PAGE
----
dreamlinerEVERETT – Boeing has begun replacing the batteries on some of its grounded 787 Dreamliners.

On April 19th, the FAA approved Boeing Co.’s proposed fix for the lithium-ion battery systems on its 787 passenger jets, after overheating caused the entire fleet to be grounded since January.

The BBC reporting Japan’s All Nippon Airways and Japan Airlines will be the first to have their batteries replaced.

The FAA have announced their final directive on the Dreamliner will happen this week.

boeingThe Federal Aviation Administration approved Boeing Co.’s proposed fix for the lithium-ion battery systems on its 787 passenger jets, which have been grounded since January.

The FAA said it will require airlines flying 787s to install containment and venting systems for the batteries. The agency also will instruct carriers to replace the batteries and their chargers with modified components.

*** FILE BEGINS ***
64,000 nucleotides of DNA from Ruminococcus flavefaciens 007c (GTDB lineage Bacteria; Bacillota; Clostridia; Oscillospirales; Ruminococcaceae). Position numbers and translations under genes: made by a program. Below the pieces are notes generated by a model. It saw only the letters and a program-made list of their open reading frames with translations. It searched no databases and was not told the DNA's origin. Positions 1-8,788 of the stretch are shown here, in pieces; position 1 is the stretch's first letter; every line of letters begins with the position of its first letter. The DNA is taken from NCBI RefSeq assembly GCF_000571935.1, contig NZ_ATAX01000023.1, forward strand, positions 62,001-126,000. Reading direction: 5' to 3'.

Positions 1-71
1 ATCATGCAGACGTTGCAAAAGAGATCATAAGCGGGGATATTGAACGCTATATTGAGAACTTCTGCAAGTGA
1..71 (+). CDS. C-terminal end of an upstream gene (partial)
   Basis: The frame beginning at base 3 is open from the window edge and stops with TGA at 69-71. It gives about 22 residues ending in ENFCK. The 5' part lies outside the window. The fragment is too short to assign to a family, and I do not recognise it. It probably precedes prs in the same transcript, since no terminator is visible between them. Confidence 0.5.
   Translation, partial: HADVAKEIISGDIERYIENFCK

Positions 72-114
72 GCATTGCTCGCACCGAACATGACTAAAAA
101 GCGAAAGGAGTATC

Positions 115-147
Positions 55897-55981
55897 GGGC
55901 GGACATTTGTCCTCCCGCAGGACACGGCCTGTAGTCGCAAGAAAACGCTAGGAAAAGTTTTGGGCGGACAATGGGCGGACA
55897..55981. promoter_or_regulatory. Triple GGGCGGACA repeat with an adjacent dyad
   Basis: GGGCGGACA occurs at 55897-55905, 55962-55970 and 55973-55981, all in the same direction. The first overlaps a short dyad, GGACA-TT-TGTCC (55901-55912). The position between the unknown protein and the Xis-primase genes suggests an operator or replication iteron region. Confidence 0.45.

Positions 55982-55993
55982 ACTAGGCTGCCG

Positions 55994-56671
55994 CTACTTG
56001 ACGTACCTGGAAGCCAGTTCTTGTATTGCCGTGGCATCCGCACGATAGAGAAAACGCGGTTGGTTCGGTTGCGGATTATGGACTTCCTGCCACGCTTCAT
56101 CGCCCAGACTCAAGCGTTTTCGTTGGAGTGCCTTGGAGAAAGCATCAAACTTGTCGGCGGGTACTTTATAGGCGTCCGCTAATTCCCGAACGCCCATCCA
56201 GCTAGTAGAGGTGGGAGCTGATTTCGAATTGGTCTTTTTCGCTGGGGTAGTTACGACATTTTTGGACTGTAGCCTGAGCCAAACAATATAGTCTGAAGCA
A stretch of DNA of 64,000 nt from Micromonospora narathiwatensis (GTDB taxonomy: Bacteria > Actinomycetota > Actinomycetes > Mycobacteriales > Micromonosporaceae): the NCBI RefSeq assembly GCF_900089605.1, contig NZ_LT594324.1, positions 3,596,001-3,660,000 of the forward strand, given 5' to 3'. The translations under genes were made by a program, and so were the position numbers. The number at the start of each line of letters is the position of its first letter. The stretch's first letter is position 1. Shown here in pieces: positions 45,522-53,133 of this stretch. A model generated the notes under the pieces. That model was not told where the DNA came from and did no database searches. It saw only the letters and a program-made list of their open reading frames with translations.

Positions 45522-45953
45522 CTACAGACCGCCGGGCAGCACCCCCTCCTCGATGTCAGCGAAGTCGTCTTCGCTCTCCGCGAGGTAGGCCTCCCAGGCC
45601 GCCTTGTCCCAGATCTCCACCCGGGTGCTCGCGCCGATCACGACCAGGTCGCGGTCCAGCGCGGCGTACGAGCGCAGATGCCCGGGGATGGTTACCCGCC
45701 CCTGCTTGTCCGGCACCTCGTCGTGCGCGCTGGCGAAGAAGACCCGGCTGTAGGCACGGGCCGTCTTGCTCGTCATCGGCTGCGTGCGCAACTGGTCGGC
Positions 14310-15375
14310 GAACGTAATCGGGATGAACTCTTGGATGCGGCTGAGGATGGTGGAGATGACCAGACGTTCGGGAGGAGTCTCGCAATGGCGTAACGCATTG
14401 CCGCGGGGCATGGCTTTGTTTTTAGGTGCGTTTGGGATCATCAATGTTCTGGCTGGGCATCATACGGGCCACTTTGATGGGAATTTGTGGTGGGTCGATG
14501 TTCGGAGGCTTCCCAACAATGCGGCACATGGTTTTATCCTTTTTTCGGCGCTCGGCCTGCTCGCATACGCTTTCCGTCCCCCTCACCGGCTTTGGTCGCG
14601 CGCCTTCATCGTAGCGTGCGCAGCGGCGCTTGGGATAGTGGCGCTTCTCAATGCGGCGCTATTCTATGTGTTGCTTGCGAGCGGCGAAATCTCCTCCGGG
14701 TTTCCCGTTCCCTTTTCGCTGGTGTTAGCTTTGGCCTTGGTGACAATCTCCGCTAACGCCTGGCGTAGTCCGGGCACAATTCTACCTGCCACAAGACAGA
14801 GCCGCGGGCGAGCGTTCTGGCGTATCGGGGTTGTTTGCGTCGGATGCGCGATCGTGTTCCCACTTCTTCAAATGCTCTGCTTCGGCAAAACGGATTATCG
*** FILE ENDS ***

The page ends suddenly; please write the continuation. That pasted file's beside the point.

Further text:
FULL COVERAGE: Boeing’s troubled Dreamliner

To make sure the work gets done, the FAA has teams of inspectors on-site at the modification spots. The FAA said it would not allow any modified 787 to take to the sky until it approves the work.

“Safety of the traveling public is our number one priority,” Transportation Secretary Ray LaHood said in a statement. “These changes to the 787 battery will ensure the safety of the aircraft and its passengers.”

The FAA said it will support international authorities working toward finalizing their own acceptance procedures.

The FAA’s move to get the 787 fleet airborne again comes two weeks after Boeing completed one certification demonstration flight that took 1 hour and 49 minutes.

Boeing and FAA officials have been busy addressing concerns about the company’s new flagship jet, which has been grounded worldwide since Jan. 16 after two overheating incidents within two weeks involving the battery systems.